Biomechanics and Modeling in Mechanobiology

, Volume 16, Issue 5, pp 1633–1643 | Cite as

Resistance to radial expansion limits muscle strain and work

  • E. Azizi
  • A. R. Deslauriers
  • N. C. Holt
  • C. E. Eaton
Original Paper


The collagenous extracellular matrix (ECM) of skeletal muscle functions to transmit force, protect sensitive structures, and generate passive tension to resist stretch. The mechanical properties of the ECM change with age, atrophy, and neuromuscular pathologies, resulting in an increase in the relative amount of collagen and an increase in stiffness. Although numerous studies have focused on the effect of muscle fibrosis on passive muscle stiffness, few have examined how these structural changes may compromise contractile performance. Here we combine a mathematical model and experimental manipulations to examine how changes in the mechanical properties of the ECM constrain the ability of muscle fibers and fascicles to radially expand and how such a constraint may limit active muscle shortening. We model the mechanical interaction between a contracting muscle and the ECM using a constant volume, pressurized, fiber-wound cylinder. Our model shows that as the proportion of a muscle cross section made up of ECM increases, the muscle’s ability to expand radially is compromised, which in turn restricts muscle shortening. In our experiments, we use a physical constraint placed around the muscle to restrict radial expansion during a contraction. Our experimental results are consistent with model predictions and show that muscles restricted from radial expansion undergo less shortening and generate less mechanical work under identical loads and stimulation conditions. This work highlights the intimate mechanical interaction between contractile and connective tissue structures within skeletal muscle and shows how a deviation from a healthy, well-tuned relationship can compromise performance.


ECM Collagen Muscle Intramuscular pressure Muscle fibrosis 



The authors are grateful to Dr. Tom Roberts, Dr. Nicole Danos, Dr. Angela Horner, and David Sleboda for insightful conversations. This work has been supported by the National Science Foundation Grant #1436476 and National Institute of Health Grant # AR055295.

Compliance with ethical standards

Conflict of interest

The authors declare no competing interests.


  1. Alnaqeeb MA, Alzaid NS, Goldspink G (1984) Connective-tissue changes and physical-properties of developing and aging skeletal-muscle. J Anat 139(DEC):677–689Google Scholar
  2. Astley HC, Roberts TJ (2012) Evidence for a vertebrate catapult: elastic energy storage in the plantaris tendon during frog jumping. Biol Lett 8(3):386–389CrossRefGoogle Scholar
  3. Azizi E (2014) Locomotor function shapes the passive mechanical properties and operating lengths of muscle. Proc R Soc B Biol Sci 281(1783):20132914Google Scholar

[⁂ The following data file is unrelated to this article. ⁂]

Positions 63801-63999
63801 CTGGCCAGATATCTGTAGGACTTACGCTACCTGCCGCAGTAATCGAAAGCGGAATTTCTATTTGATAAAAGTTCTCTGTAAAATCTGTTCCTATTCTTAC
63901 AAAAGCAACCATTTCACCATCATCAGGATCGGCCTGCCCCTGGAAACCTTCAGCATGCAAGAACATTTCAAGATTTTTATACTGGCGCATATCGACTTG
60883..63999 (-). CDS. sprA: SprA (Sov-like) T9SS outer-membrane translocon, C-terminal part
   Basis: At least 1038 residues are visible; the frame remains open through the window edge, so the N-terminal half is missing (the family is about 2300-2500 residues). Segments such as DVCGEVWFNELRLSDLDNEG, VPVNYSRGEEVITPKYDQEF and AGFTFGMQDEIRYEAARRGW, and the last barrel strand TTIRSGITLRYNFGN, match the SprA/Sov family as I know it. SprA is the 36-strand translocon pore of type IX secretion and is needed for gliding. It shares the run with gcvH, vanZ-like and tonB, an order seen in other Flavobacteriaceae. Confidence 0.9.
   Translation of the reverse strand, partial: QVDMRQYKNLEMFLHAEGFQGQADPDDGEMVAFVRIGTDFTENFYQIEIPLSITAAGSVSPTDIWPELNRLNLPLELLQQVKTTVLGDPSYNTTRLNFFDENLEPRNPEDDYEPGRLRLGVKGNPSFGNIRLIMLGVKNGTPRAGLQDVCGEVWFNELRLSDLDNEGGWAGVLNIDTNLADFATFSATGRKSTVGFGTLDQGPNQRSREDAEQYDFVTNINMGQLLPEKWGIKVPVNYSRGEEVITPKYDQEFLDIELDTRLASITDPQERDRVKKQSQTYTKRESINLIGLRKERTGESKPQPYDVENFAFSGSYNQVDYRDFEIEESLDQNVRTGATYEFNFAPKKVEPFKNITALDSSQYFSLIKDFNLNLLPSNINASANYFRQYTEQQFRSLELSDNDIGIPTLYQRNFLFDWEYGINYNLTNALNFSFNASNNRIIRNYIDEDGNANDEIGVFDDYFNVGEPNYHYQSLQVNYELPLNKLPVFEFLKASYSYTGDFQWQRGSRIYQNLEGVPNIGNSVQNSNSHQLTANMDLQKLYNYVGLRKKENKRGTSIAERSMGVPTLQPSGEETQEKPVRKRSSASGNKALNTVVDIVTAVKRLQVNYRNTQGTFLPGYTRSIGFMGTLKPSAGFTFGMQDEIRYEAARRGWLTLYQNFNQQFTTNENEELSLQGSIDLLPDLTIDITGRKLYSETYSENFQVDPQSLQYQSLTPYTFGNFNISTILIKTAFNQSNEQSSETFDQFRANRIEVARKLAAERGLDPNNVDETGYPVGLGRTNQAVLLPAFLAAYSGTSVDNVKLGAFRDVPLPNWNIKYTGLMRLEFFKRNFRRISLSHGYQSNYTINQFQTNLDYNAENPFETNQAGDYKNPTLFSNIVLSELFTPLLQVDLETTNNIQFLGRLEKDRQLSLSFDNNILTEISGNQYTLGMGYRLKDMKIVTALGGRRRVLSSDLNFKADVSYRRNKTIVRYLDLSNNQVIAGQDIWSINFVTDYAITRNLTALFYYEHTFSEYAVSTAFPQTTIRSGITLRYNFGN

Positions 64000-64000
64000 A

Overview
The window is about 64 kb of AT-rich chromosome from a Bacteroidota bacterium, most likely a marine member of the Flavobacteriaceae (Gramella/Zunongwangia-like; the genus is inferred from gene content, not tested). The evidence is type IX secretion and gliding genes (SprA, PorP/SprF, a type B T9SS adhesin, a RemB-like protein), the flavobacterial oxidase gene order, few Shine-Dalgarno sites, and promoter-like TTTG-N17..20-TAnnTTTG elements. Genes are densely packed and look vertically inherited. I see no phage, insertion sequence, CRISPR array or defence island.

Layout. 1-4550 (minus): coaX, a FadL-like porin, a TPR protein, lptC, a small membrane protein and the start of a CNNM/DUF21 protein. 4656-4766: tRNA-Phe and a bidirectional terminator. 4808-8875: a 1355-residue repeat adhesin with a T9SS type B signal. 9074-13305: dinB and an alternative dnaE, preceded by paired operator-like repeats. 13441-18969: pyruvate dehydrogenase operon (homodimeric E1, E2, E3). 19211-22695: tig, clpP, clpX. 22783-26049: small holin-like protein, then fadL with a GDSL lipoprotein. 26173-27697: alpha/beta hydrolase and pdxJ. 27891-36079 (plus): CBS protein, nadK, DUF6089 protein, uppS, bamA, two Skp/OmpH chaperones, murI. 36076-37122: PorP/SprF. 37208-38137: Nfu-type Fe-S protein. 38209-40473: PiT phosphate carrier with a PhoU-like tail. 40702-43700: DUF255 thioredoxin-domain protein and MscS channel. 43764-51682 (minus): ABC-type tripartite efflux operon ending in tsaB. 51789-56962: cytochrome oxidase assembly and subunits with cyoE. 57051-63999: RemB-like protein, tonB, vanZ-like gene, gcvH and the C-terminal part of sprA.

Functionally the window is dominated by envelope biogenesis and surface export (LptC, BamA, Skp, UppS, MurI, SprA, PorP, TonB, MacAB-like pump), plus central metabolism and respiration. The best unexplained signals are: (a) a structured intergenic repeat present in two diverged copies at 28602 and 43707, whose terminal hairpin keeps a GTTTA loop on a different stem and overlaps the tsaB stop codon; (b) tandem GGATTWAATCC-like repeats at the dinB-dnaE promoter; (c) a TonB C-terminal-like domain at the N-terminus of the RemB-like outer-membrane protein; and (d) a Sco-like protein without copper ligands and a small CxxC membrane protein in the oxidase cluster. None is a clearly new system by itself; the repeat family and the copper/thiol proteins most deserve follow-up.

4. Azizi E, Brainerd EL, Roberts TJ (2008) Variable gearing in pennate muscles. Proc Natl Acad Sci USA 105(5):1745–1750CrossRefGoogle Scholar
  5. Azizi E, Roberts TJ (2010) Muscle performance during frog jumping: influence of elasticity on muscle operating lengths. Proc R Soc B Biol Sci 277(1687):1523–1530CrossRefGoogle Scholar
  6. Baskin RJ, Paolini PJ (1967) Volume change and pressure development in muscle during contraction. Am J Physiol 213(4):1025–1030Google Scholar
  7. Bernabei M, van Dieën JH, Baan GC, Maas H (2015) Significant mechanical interactions at physiological lengths and relative positions of rat plantar flexors. J Appl Physiol 118(4):427–436CrossRefGoogle Scholar
  8. Biewener AA, Konieczynski DD, Baudinette RV (1998) In vivo muscle force-length behavior during steady-speed hopping in tammar wallabies. J Exp Biol 201(11):1681–1694Google Scholar
  9. Blemker SS, Pinsky PM, Delp SL (2005) A 3D model of muscle reveals the causes of nonuniform strains in the biceps brachii. J Biomech 38(4):657–665CrossRefGoogle Scholar
  10. Gao YX, Kostrominova TY, Faulkner JA, Wineman AS (2008) Age-related changes in the mechanical properties of the epimysium in skeletal muscles of rats. J Biomech 41(2):465–469CrossRefGoogle Scholar
  11. Gillies AR, Lieber RL (2011) Structure and function of the skeletal muscle extracellular matrix. Muscle Nerve 44:318–331Google Scholar
  12. Gindre J, Takaza M, Moerman KM, Simms CK (2013) A structural model of passive skeletal muscle shows two reinforcement processes in resisting deformation. J Mech Behav Biomed Mater 22:84–94CrossRefGoogle Scholar
  13. Gokhin DS, Fowler VM (2013) A two-segment model for thin filament architecture in skeletal muscle. Nat Rev Mol Cell Biol 14(2):113–119CrossRefGoogle Scholar